Decimal Fractions

Lesson 9

Objective

Compare two or more decimals written in various forms.

Common Core Standards

Core Standards

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  • 4.NF.C.7 — Compare two decimals to hundredths by reasoning about their size. Recognize that comparisons are valid only when the two decimals refer to the same whole. Record the results of comparisons with the symbols >, =, or <, and justify the conclusions, e.g., by using a visual model.

Foundational Standards

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  • 3.NF.A.2

  • 4.NF.A.2

Criteria for Success

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  1. Make sense of a three-act task and persevere in solving it (MP.1).
  2. Order a list of decimals from least to greatest or greatest to least. 
  3. Compare and order decimals written in different forms (e.g., unit form). 
  4. Generate a decimal value that lies between two other decimal values. 
  5. Record the result of a comparison with the symbol >, =, or <. 
  6. Justify a comparison using a visual model or reasoning (MP.3).

Tips for Teachers

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  • Because the Common Core State Standards do not explicitly ask for students to compare any more than two decimals written in decimal form, today’s lesson is optional. However, tasks asking students to order a list of decimals just require numerous comparisons to be performed in a single task, providing extensive practice of a skill students already have. Students are also asked to compare and order decimals in various forms in this lesson, a review and synthesis of already-acquired skills. 
  • If instead you’d like students to have more practice with the skills that 4.NF.7 entails, you could modify Illustrative Mathematics’ “Comparing Fractions Game,” so that students are asked to compare decimals instead. It’s at your discretion to include visual models, such as area models or number lines, on the task cards or not, similar to the Grade 3 version.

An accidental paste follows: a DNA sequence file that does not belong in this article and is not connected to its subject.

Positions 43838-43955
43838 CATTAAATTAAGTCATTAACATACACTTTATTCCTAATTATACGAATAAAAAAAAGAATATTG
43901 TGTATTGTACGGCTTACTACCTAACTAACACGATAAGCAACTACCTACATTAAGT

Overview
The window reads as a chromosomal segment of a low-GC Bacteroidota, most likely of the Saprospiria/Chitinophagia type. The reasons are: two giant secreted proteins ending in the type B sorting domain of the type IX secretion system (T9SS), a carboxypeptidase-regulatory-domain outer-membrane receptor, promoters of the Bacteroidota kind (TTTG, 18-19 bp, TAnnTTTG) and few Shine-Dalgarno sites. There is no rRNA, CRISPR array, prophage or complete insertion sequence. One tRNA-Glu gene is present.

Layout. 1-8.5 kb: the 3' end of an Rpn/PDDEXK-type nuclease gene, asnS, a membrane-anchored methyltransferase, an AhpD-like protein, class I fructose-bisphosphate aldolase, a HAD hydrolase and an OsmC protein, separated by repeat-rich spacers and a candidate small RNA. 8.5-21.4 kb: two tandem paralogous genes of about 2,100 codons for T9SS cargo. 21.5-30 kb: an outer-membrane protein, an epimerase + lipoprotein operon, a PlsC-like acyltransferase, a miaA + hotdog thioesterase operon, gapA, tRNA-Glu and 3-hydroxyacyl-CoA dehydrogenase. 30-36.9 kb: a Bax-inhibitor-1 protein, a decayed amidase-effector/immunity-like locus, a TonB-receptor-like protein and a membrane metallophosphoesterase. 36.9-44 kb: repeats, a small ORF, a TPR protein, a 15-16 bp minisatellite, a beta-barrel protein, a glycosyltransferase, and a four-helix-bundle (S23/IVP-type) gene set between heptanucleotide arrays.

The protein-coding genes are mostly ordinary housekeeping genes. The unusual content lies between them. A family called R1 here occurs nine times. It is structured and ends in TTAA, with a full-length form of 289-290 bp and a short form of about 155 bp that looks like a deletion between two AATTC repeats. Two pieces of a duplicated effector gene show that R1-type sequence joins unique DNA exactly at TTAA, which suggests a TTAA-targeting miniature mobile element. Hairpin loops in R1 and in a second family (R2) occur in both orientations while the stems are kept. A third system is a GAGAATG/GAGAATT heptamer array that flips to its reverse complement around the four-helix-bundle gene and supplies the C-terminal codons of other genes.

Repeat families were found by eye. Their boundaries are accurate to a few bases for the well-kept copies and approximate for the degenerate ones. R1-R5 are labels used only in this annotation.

• As a supplement to the Problem Set, students can play a modified version of the game Decimal Point Pickle, on the blog Math Hombre. To modify the game, have students create decimals up to two places rather than three. Otherwise the rules can remain unchanged.

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  • Problem Set
  • Student Handout Editor
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Anchor Tasks

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Problem 1

Act 1: Watch the video "Act 1" from Final Lap.

Who won the race?

Guiding Questions

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References

Questioning My Metacognition Final Lap

Final Lap by Graham Fletcher is made available on Questioning My Metacognition under the CC BY-SA 4.0 license. Accessed May 29, 2018, 1:25 p.m..

Modified by The Match Foundation, Inc.

Problem 2

Act 2: Use the following information to solve.

Guiding Questions

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References

Questioning My Metacognition Final Lap

Final Lap by Graham Fletcher is made available on Questioning My Metacognition under the CC BY-SA 4.0 license. Accessed May 29, 2018, 1:25 p.m..